Follow up: The Woman Contacted Me


So turns out, if you live in a small town, it’s difficult to be passive aggressive via blogging. I shared “To The Woman At Burger King:” on Facebook soon after I posted it and it quickly spread around my friends’ pages, then their friends’ pages and so on. Very soon after, I received a message. It was from the woman I wrote to. She read the post and recognized that I was talking about her. Obviously I meant what I said, but I was still nervous to read her response as I never thought she’d actually see it. (There’s a lesson in that somewhere…)

She introduced herself, explained who she was, and proceeded to sincerely apologize for her comment. She said she didn’t mean to hurt anyone and tries to be the best parent she can be. I told her not to take it personally as it really is a problem with society. We shared stories about the men who have screwed us over and she told me the blog actually made her tear up while she was reading it. She said she’d watch what she said to her daughter from now on and that my son is going to grow up to be great.

I’ve gained so much respect for her from that. She didn’t have to contact me–I never would have known who she was. And she didn’t have to take it well. Honestly, if it’d been me, I think my hot-headed self would have either ignored it or been sassy about it (just because I have this issue with criticism and taking things personally…I’m working on it). This turned out to be the best case scenario for how this could have played out and she genuinely took what I said to heart.

I didn’t expect that post to end up getting the response it has…and I definitely didn’t expect her to get the chance to read it. I’m grateful people actually took the time to share it and maybe it made a difference. So thank you.


48 thoughts on “Follow up: The Woman Contacted Me

  1. First of all, I just wanted to tell you that these photos are absolutely gorgeous!

    I loved reading this two part story. People really don’t understand the impact their words can have, and often in a misguided attempt to achieve something they have no control over, they end up having the opposite effect than intended. To use such generalized descriptions, especially so unnecessarily, and at a time when a child is just learning to understand categories and groups and apply labels to objects and people is far more harmful than people think. (Sorry, my psychology Major is showing lol).

    But take for example pointing to the field and saying “look a rabbit!”. There are a million things they can apply the word rabbit to: the grass, a rock, the rabbit, a tree, a flower etc etc. A lot of work goes into the learning process. So to say to her “boys are bad”, and then use the word bad to describe playing with fire, throwing poop, or anything else… How confusing is that? Either the word bad loses its true significance, cause she wouldn’t see any of those “bad” attributes in an innocent play mate of hers, or it gives her a complex… To be afraid of boys, or to be afraid that mommy won’t like her if she thinks a boy is not bad so she plays with him, or to feel like she’s doing something wrong by socially interacting with boys.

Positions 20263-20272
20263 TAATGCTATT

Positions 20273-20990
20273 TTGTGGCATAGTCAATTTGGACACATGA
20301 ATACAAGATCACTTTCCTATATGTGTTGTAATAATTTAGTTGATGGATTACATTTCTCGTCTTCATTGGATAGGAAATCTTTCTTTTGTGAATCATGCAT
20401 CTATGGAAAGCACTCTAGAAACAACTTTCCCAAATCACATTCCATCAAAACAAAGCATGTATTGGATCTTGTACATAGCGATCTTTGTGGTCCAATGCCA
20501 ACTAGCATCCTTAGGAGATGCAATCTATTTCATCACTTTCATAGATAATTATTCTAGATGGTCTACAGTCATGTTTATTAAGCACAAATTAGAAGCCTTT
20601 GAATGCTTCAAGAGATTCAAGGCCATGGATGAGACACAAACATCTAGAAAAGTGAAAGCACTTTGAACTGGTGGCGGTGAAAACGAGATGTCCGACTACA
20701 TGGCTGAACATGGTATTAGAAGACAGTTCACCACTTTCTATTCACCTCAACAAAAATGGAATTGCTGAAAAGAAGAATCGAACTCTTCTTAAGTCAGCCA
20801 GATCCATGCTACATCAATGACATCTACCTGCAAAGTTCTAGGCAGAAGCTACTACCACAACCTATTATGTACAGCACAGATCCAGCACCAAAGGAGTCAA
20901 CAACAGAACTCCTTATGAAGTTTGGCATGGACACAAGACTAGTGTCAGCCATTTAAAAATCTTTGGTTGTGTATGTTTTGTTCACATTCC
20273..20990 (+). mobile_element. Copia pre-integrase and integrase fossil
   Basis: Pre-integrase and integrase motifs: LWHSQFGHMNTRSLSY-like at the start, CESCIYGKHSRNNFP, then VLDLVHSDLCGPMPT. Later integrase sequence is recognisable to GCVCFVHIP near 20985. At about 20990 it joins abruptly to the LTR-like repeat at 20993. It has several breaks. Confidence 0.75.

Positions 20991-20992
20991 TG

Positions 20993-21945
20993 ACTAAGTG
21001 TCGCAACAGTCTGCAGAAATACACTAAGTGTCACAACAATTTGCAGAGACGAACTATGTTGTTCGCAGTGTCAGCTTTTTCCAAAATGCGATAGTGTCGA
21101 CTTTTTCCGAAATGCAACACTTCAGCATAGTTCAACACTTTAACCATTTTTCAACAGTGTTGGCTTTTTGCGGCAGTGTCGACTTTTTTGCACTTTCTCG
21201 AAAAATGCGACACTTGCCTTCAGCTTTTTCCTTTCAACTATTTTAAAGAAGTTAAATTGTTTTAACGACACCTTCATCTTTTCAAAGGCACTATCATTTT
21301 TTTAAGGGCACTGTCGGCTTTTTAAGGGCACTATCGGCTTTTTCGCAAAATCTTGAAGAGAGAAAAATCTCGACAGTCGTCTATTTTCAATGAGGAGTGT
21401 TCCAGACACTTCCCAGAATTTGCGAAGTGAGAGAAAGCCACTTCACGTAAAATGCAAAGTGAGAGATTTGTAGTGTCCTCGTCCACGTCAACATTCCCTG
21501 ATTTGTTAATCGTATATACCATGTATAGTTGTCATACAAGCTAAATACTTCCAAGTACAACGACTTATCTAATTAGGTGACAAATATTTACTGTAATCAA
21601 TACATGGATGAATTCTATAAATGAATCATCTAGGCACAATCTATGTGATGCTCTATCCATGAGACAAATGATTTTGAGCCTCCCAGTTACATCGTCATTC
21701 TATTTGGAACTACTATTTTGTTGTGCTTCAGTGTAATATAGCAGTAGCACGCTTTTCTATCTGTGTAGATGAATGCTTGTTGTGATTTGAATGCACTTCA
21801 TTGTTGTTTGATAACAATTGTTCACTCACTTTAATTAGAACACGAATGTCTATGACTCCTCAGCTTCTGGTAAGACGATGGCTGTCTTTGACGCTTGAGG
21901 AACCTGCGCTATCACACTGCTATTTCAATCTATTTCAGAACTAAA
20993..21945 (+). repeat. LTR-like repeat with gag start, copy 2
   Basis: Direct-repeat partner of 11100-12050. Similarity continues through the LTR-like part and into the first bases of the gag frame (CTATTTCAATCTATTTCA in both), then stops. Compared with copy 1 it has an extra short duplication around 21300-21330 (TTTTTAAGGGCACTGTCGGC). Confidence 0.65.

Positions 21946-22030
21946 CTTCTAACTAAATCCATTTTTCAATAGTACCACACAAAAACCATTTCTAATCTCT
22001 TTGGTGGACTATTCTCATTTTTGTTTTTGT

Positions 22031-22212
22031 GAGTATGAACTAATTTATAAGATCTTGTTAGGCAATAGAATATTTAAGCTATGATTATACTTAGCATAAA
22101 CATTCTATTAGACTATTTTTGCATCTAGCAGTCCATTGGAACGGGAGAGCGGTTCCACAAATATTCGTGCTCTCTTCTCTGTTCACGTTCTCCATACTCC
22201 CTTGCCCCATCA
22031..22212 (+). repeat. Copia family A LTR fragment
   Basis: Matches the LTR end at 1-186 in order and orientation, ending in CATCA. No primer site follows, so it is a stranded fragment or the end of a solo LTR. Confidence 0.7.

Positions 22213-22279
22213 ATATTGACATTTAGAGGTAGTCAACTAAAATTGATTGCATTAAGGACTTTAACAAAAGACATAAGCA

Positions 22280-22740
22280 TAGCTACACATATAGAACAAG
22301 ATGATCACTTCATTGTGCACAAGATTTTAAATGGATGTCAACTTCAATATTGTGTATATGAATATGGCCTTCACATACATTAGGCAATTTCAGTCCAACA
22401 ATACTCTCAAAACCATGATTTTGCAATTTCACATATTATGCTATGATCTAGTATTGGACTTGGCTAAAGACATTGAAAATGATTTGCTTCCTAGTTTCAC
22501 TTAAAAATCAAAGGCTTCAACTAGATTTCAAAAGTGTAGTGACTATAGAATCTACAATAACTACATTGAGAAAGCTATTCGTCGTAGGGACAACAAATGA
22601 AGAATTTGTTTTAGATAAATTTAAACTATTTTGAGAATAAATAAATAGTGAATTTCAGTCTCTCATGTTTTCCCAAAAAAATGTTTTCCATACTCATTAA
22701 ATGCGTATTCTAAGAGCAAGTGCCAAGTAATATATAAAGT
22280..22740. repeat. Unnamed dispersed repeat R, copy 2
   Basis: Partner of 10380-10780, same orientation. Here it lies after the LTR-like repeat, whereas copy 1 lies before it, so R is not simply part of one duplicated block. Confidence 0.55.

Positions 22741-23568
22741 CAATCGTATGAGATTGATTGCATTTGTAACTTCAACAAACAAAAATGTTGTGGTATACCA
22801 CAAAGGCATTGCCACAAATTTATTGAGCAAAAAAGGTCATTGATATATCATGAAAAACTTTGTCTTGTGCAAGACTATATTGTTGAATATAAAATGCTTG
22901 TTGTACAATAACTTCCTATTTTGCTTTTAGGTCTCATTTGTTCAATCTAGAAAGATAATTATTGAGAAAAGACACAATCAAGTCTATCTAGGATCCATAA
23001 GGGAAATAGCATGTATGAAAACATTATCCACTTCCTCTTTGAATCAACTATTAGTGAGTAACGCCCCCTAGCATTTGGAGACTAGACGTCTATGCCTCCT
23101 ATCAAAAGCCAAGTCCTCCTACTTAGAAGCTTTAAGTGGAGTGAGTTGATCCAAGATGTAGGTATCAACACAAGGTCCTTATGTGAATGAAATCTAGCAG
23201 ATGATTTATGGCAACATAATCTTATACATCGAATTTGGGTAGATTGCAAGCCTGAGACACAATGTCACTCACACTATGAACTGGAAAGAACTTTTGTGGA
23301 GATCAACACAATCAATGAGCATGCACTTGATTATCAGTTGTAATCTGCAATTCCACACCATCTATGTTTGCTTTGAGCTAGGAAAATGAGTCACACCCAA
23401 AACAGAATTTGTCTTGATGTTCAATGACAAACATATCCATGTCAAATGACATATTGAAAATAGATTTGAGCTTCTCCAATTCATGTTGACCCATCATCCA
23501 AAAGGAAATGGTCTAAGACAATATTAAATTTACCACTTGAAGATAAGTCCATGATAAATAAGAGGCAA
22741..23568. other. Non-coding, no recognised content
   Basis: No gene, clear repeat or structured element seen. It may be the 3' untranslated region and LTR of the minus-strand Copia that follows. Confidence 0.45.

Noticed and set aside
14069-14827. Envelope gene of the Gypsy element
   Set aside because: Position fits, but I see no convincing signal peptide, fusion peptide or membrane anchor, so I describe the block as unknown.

Either way, it doesn’t look good. Not to mention the fact that, as you clearly illustrated in your description of your son: your gender has nothing to do with good or bad. Teach your children to find behaviors or characteristics bad, and make sure you tell your child that the behavior was bad, not that they are “a bad boy/girl”.

    I find it amazing that this woman reached out to you and you were able to have a connection and find some common ground. Hopefully the entire experience will have this woman realizing that the crap luck she’s had in the men she’s chosen doesn’t mean that the entire sea is full of crappy fish.

    Great posts, and congrats on the freshly pressed status!

      • As a mother of a son and daughter, I applaud your forwardness. We do joke about “icky” boys to our ten year old girl but she also knows that boys and men are not all “bad.” Her brothers are great examples of great boys who will become great men. And that out there are just as great boys who will be just as great men.

        Daddy is still polishing his bat though… πŸ˜‰

  2. Sometimes it takes a complete stranger to make us see how we appear to others or how we behave. Too often something hurtful is said, yet the person saying it is totally oblivious. I’m so glad there is a positive result here πŸ™‚

    • My sister is like that, pensitivity101. And I’ve found myself doing it as well. Not with children since we are always on guard around them with how we talk (human instinct), but when with another adult we have a tendency to take on a condescending tone in conversation whether we mean to or not. Drives me nuts when she does it! And I get mad at myself when I catch myself doing it, haha. Now, that we’re both aware of it though we’ll call each other out on it if we notice it and the other doesn’t and that usually helps so the proper message is provided rather than just the other person hearing negative this negative that.